8. Fish

Although it is traditional to feed cats fish, it is not their natural main diet and is not quite as nourishing as meat. Nevertheless, it is a great favorite with most cats, adds variety to their diet, and is a valuable alternative source of protein. It is also easily digested and rich in minerals.

However, cats tend to lose their taste for it if they are fed too often, and too much fish may produce eczema, digestive troubles, and a bad-smelling cat so it is advisable not to feed it more often than two or three times a week at most.

Most parts of a fish can be used, including skins and soft tails, but not bones. Cats often like raw fish, but be careful of this unless it is perfectly fresh and has been very well-filleted. An extensive diet of raw fish will actually produce a vitamin B deficiency in the cat, causing serious disease. It is probably better for fish to be cooked as it is then much easier to remove the bones.

9. Canned cat foods

Many household pets have benefited from modern convenience foods, which are the products of much research into animal nutrition. The pet food business is a multi-million dollar industry that is highly competitive and the best pet foods on the market are unquestionably useful. You can feel confident that a good cat food will provide the sort of nourishment your cat needs, having been specially designed for that purpose.

With the best will in the world, an owner might not always know what is best for his pet. This problem is not helped by the fact that a cat frequently has very definite ideas about what is best for him – and he is not always right. A cat easily becomes addicted to a deficient diet. Having once proved his penchant for one particular food, he may wish to eat that to the virtual exclusion of all else. With a good commercial cat food, at least a balance of elements is provided.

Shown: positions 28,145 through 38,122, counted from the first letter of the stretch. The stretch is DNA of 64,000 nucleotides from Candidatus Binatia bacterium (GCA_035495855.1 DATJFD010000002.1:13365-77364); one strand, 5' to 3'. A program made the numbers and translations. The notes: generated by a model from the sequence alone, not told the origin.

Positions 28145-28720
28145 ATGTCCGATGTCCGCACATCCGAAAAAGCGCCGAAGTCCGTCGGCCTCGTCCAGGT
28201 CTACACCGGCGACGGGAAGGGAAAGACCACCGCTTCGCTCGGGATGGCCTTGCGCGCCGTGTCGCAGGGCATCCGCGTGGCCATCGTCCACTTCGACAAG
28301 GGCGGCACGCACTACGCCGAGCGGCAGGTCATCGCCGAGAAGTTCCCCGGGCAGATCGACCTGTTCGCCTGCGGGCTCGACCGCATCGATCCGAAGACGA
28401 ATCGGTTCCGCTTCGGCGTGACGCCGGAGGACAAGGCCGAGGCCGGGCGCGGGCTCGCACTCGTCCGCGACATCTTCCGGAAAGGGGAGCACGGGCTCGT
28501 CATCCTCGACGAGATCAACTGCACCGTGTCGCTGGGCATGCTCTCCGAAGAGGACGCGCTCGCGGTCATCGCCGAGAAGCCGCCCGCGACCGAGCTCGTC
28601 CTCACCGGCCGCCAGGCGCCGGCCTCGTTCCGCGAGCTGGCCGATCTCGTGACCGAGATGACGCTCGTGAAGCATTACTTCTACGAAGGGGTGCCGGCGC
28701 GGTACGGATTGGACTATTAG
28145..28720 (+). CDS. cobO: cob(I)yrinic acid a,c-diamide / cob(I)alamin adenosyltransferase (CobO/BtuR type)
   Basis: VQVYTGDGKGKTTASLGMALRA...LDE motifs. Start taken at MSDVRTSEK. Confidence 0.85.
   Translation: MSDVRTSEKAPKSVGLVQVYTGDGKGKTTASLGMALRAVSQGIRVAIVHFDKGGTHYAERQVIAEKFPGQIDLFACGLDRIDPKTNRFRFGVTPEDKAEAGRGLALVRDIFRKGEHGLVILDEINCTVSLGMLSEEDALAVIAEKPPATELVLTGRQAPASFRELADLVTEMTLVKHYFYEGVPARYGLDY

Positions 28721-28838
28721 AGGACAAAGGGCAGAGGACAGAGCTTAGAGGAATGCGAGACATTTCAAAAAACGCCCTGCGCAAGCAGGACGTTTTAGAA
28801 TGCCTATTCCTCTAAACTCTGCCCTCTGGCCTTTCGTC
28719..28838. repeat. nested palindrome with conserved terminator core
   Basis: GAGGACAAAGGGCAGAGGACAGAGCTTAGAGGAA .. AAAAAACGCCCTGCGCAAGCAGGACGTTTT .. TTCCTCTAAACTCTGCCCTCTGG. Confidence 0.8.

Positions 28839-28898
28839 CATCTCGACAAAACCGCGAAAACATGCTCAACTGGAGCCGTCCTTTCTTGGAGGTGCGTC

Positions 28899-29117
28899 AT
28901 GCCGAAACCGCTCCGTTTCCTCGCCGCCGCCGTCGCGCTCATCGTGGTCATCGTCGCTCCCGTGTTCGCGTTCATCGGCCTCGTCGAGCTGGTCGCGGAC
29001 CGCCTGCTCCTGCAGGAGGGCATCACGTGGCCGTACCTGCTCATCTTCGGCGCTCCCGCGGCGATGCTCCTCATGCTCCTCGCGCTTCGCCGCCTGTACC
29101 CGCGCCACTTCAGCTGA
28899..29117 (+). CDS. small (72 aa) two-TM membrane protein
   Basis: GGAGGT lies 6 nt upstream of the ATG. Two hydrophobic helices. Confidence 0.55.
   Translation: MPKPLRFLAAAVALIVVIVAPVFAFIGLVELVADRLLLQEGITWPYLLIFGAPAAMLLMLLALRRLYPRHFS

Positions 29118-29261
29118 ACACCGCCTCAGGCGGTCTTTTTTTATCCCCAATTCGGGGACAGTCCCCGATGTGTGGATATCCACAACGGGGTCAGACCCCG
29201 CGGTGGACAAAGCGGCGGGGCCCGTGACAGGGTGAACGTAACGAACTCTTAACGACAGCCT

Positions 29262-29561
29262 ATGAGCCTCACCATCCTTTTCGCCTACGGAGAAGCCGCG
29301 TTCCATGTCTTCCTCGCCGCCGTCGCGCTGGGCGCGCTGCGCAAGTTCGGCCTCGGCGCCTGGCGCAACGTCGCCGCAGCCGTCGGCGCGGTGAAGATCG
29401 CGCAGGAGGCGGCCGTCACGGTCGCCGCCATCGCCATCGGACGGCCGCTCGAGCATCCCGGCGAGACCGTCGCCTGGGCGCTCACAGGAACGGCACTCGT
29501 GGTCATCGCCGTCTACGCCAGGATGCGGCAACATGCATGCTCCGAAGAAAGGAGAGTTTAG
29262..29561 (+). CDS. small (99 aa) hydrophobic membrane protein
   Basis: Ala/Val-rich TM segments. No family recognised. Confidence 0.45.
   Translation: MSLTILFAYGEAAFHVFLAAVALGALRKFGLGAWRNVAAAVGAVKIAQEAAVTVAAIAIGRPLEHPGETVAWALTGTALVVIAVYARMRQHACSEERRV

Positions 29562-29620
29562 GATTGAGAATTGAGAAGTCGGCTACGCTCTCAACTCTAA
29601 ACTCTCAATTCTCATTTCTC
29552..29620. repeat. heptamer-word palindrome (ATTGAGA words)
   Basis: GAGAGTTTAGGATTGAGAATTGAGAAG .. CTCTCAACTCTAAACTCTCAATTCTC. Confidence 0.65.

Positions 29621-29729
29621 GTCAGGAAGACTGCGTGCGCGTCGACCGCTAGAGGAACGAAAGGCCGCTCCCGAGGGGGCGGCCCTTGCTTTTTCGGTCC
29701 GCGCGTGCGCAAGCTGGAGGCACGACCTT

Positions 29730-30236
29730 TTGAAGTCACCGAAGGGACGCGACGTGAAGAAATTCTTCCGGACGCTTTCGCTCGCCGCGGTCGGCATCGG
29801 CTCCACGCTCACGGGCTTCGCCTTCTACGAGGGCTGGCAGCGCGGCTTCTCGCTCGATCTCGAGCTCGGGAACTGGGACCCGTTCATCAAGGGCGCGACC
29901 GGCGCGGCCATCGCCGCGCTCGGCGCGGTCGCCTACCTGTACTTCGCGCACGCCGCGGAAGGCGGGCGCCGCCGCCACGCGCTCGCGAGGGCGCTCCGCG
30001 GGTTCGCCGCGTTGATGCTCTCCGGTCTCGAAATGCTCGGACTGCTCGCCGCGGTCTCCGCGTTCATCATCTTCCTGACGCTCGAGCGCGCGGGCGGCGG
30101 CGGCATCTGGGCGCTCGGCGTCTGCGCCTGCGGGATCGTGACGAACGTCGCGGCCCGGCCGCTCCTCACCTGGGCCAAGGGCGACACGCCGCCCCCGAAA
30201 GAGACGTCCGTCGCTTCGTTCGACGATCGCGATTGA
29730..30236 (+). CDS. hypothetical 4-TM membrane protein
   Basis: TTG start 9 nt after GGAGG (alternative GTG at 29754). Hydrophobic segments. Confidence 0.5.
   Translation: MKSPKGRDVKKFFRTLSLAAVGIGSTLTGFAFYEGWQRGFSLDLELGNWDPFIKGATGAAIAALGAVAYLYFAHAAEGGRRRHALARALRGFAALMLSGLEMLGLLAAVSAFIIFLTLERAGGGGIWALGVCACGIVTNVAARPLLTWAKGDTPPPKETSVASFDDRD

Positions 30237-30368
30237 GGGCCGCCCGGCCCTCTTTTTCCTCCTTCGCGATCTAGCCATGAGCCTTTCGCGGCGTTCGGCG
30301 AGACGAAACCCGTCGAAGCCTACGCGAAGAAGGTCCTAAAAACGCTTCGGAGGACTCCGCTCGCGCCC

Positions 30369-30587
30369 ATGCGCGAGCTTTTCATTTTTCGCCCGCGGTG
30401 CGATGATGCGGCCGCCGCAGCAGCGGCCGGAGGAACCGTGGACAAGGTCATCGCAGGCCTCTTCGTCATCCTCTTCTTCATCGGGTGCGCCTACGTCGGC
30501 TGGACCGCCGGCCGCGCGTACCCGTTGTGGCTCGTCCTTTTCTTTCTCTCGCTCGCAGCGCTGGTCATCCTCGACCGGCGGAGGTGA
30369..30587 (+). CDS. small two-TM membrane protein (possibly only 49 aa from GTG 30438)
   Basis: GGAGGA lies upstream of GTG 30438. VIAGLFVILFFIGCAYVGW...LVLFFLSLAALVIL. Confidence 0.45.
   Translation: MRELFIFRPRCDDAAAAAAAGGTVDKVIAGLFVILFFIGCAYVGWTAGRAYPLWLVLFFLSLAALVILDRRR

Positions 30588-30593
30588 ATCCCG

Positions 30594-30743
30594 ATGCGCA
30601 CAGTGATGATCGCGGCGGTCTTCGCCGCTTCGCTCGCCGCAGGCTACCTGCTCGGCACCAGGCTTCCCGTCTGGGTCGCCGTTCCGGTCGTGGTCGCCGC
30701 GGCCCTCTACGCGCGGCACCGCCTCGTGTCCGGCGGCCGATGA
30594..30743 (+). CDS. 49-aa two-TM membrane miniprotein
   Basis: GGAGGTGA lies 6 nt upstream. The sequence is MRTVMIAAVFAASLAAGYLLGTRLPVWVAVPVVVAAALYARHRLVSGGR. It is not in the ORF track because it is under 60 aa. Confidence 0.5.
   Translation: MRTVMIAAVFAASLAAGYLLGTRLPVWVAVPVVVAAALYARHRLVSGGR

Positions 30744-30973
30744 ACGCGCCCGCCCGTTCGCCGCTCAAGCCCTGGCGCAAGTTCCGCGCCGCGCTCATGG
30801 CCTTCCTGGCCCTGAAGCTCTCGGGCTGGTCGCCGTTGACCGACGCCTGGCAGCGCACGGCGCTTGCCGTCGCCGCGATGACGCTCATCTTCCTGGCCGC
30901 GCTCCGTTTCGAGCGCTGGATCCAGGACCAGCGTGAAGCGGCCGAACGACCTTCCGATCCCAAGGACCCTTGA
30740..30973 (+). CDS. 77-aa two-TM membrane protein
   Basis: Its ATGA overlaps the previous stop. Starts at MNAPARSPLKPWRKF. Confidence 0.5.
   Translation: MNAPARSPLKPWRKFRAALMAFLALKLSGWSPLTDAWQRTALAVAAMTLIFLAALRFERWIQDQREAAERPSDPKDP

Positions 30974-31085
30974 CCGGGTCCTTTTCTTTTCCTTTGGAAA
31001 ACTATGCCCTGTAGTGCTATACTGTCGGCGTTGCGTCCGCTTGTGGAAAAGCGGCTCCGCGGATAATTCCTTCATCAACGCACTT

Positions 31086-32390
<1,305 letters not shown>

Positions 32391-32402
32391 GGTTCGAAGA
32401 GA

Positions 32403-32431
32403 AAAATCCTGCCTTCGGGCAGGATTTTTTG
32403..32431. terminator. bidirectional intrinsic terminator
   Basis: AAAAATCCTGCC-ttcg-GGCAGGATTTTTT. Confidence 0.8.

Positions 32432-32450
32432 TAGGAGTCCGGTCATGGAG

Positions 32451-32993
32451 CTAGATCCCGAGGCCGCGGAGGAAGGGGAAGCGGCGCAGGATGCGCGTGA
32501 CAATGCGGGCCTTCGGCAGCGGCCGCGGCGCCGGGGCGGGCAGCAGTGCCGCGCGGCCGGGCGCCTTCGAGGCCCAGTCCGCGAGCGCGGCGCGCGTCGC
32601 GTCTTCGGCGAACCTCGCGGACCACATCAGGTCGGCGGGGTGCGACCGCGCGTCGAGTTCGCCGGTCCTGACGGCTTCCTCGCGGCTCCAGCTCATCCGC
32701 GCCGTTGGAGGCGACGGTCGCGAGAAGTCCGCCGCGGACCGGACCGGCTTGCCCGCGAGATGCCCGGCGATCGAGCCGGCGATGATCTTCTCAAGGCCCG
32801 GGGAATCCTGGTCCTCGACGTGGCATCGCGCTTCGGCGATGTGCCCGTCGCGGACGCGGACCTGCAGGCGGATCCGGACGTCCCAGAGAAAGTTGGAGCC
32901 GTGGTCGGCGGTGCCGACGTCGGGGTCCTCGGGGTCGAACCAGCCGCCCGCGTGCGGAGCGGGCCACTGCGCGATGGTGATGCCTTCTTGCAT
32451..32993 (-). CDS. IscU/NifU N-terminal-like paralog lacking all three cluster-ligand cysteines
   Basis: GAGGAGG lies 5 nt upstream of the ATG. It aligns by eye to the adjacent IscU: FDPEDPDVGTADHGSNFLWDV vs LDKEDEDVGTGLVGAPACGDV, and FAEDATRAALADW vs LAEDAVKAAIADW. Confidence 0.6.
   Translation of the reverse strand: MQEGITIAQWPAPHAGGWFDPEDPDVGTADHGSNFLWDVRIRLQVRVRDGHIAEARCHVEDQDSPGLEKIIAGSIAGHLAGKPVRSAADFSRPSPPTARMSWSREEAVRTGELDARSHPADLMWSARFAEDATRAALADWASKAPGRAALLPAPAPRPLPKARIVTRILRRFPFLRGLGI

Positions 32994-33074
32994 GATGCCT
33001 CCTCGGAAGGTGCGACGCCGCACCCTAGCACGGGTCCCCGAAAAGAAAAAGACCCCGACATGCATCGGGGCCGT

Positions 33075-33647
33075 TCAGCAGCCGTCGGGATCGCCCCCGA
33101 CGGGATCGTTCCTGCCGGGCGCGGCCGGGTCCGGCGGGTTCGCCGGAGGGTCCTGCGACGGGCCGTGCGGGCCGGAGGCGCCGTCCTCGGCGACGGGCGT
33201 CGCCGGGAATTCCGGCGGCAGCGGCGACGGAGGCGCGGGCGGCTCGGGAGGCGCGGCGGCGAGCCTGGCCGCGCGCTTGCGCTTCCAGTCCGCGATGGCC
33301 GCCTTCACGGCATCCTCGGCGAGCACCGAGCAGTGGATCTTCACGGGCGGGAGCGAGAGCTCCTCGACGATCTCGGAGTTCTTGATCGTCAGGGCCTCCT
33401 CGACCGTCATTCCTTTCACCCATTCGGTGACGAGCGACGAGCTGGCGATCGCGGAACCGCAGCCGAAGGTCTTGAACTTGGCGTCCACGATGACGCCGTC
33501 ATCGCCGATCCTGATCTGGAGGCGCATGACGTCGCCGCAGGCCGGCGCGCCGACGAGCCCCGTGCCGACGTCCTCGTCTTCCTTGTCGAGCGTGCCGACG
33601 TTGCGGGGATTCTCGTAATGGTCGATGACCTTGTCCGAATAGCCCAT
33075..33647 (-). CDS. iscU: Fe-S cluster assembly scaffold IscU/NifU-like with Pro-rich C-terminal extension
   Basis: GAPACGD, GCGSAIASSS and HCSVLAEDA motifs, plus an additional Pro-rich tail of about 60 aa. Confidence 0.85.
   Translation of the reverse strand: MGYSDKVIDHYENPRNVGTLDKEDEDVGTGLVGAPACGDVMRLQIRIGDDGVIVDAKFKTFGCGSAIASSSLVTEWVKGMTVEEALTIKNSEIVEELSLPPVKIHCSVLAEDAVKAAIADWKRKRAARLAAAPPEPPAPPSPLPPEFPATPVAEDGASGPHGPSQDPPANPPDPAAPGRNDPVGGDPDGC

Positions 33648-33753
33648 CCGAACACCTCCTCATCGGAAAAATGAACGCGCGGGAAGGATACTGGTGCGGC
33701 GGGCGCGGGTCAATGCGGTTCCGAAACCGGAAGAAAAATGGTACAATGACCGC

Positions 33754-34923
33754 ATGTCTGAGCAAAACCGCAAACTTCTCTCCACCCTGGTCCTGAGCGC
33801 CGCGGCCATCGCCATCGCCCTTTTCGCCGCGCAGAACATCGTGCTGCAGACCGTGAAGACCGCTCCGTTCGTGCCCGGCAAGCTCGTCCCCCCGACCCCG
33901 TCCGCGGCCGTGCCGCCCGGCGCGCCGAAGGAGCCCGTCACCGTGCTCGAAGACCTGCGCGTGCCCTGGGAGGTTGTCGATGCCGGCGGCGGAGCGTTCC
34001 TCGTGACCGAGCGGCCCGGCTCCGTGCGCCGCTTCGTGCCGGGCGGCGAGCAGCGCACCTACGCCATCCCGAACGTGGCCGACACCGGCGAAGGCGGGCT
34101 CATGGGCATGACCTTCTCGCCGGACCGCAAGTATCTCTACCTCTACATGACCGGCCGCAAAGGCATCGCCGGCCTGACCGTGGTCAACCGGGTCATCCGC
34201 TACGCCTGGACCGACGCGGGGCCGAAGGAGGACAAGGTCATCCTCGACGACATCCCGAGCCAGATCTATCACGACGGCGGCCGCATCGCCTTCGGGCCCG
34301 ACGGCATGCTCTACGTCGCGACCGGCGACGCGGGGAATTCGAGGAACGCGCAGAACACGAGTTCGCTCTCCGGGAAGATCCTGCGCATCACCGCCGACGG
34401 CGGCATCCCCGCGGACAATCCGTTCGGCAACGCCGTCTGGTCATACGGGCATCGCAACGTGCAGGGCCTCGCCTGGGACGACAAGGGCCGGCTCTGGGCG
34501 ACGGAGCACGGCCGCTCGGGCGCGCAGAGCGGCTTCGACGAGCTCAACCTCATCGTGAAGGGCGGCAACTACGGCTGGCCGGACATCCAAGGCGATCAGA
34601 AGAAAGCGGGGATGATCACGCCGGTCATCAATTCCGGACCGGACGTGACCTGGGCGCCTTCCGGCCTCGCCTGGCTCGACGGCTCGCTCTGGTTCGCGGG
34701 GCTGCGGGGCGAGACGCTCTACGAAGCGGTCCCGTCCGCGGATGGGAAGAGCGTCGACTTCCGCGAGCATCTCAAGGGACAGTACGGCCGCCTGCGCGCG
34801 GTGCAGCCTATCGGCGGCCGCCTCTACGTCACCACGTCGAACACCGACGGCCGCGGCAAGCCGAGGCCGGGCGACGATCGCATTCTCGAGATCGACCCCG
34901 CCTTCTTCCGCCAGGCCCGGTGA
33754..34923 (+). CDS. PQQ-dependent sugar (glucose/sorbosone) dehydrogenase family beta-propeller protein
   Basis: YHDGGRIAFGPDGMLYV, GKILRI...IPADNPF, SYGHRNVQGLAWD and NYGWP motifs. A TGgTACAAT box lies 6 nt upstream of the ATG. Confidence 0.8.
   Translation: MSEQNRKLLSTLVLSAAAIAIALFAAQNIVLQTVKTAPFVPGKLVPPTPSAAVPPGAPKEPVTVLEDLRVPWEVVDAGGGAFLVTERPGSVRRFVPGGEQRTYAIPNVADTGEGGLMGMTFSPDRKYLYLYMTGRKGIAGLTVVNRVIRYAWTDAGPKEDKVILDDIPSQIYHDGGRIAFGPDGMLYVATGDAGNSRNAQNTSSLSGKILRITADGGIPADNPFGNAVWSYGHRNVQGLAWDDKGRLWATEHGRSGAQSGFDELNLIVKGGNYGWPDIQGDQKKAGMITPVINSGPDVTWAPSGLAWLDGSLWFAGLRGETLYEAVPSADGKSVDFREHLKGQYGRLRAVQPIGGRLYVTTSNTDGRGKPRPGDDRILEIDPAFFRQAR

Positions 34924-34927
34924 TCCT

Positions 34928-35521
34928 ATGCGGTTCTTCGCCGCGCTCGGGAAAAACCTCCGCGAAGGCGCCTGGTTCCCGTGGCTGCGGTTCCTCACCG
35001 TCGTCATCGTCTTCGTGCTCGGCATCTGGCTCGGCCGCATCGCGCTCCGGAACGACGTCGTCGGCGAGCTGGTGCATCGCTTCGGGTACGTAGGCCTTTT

Canned cat foods are frequently a godsend and a cat should be trained to accept them as a standby and as an added source of variety, served two or three times a week alternately with fresh foods. If your cat shows no enthusiasm for cans after being brought up on fresh meat, try mixing a small amount of canned meat with a favored fresh diet at first, increasing the amount as he gets used to the new flavor.

10. Meat broth

Any leftover cooked or uncooked scraps of meat, gristle, skin, or bone may be used, but avoid anything highly seasoned. If you are buying meat especially to make broth, a calf’s foot is very suitable.

Simmer for two to three hours, using just over a liter of water to 450g of meat and bones. After cooking, carefully remove all bones and bone chips but leave in the scraps of meat, skin, and gristle. If you are using a whole calf’s foot, it will need to be simmered for six or seven hours, topping up the water when necessary.

How to feed a cat properly

It is always best to train a cat to accept the diet you consider best for him right from kittenhood, though changes may be attempted later if they are introduced gradually.

A cat who is not used to eating vegetable or cereal foods should have them added to his favorite food in very tiny amounts at first; then gradually increase the additions.

However, don’t offer him new foods which you are not convinced will do him good, just because they are cheap. It is better to give him less food but good food, and a variety of good foods.